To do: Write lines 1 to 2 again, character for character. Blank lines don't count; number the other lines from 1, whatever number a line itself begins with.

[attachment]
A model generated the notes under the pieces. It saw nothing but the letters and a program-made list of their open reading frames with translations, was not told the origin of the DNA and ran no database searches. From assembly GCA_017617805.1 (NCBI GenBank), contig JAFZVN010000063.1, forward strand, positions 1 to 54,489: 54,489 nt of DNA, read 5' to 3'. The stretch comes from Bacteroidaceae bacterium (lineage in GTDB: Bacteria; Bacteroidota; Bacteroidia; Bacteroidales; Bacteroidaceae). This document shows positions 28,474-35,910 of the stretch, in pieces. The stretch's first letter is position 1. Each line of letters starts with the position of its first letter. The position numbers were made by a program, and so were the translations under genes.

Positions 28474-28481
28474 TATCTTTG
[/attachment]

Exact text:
A model generated the notes under the pieces. It saw nothing but the letters and a program-made list of their open reading frames with translations, was not told the origin of the DNA and ran no database searches. From assembly GCA_017617805.1 (NCBI GenBank), contig JAFZVN010000063.1, forward strand, positions 1 to 54,489: 54,489 nt of DNA, read 5' to 3'. The stretch comes from Bacteroidaceae bacterium (lineage in GTDB: Bacteria; Bacteroidota; Bacteroidia; Bacteroidales; Bacteroidaceae). This document shows positions 28,474-35,910 of the stretch, in pieces. The stretch's first letter is position 1. Each line of letters starts with the position of its first letter. The position numbers were made by a program, and so were the translations under genes.

Positions 28474-28481